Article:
The Obama-era Labor Department did attempt to check fraudulent visa operations by barring recruitment fees. However, the rules have been tied up in litigation by the business lobby for years. Besides, many advocates say that such rules on paper are essentially unenforceable anyway. So while extortionate fees may be technically prohibited by both Mexican and US labor regulators, the legal complexities of the claims process make such rules virtually meaningless to poor migrants without legal advocates in the United States. Groups like CDM have been mobilizing guestworkers through reform advocacy and grassroots community education campaigns. But under the current system, according to Coburn, “employers and recruiters can, and do, continue to charge fees without consequence…for many prospective workers, paying recruitment fees are just part and parcel of H-2 employment to this day.”

If they do manage to secure a US visa, even graver threats may await them across the border. Since their legal status depends on a single employer’s approval, they labor under the perpetual risk of deportation, which locks them in to contracts with poverty wages without standard safety and job protections, and deters them from reporting violations or union organizing—rendering them vulnerable to rampant exploitation and labor trafficking.

Despite these abuses, the migrant workforce powers the engine of the hemispheric remittance economy, which sent some $26 billion in US earnings back to Mexico in 2017. The weakest link of this human supply chain are the aspiring workers themselves, who often end up paying more money just to secure the promise of an American job than what they could actually earn in wages across the border.

To protect migrants rights and uphold workers rights for all, advocates say the H2 visa system must be overhauled to provide real transparency and meaningful accountability. Mexican labor authorities should improve oversight of labor recruiters; and in the United States, the federal government has an even greater responsibility to protect immigrant workers by enforcing federal labor standards, informing job seekers with comprehensive background information on all certified recruiters and labor agencies, and providing a mechanism of justice for defrauded and exploited workers, so that victims of theft and fraud have a some modicum of compensation or recourse.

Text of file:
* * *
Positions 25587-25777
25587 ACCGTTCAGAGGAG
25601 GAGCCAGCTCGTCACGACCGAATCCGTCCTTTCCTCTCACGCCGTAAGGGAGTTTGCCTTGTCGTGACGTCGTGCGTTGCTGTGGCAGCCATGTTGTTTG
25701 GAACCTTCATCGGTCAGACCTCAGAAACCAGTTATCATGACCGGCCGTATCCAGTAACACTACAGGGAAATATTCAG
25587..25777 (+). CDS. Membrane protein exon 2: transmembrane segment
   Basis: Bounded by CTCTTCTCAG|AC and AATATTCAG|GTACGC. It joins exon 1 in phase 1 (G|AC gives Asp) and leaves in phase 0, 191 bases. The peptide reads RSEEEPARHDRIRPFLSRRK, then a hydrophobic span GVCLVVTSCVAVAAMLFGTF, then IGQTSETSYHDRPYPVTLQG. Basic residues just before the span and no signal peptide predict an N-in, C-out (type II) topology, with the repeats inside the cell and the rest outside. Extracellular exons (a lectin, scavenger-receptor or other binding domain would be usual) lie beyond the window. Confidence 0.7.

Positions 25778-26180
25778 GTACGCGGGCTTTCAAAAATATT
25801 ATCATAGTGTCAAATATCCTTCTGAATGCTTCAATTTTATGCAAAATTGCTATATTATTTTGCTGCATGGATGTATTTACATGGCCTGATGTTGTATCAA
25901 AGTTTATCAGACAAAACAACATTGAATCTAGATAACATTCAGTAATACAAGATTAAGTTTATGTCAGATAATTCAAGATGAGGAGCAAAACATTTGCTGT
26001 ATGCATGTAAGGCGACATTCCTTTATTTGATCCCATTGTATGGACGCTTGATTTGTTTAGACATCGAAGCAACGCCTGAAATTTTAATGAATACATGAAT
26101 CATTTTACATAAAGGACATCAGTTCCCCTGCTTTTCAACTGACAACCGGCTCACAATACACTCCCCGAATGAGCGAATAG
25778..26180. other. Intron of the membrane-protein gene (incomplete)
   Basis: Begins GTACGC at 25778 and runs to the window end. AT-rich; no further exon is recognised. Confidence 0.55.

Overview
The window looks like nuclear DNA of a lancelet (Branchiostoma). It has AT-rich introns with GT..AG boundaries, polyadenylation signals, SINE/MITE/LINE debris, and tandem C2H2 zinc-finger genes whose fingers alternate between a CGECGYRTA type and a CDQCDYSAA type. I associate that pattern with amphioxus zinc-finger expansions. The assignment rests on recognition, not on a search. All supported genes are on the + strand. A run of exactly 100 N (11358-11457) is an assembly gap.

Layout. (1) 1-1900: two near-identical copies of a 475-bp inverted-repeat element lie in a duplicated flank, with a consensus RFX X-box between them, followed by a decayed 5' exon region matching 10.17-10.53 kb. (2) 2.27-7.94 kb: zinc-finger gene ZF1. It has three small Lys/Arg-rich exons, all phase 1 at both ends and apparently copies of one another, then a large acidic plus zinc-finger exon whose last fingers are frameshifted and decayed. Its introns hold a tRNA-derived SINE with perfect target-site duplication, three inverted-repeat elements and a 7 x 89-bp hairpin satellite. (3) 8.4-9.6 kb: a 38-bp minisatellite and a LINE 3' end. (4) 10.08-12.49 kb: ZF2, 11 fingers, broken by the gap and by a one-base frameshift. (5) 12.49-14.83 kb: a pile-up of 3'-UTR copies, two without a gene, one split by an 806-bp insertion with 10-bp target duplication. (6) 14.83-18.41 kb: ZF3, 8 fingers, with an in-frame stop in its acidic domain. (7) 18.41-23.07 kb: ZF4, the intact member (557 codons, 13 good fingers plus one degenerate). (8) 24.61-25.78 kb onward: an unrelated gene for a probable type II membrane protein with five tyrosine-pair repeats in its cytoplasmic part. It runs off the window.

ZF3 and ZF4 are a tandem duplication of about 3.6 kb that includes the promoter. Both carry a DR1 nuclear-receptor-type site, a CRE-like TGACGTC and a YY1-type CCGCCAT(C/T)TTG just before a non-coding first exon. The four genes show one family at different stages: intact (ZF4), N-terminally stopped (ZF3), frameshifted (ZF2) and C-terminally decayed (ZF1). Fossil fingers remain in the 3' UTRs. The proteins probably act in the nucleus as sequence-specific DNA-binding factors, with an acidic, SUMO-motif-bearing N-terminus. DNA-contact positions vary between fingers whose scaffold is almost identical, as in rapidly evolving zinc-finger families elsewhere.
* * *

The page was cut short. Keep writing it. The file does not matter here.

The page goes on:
Still, the real bottom line of the visa economy is the toll it takes on workers, which is fundamentally not worth the burden carried by migrants who spend their lives trafficked between two vastly unequal economies. Radical migrant-rights advocates argue that in the long run, only equitable cross-border distribution of jobs, wealth, and legal protection across communities would comprehensively reduce the need for intrinsically corrupt contract labor schemes.

Over the years, each story of abuse that CDM has collected exposes the injustices suffered by thousands of workers, but also attests to the global suffering of whole communities, who are held hostage to the dream of “papers” that bring prosperity abroad. In reality, the price of admission, legal or not, comes at the expense of justice.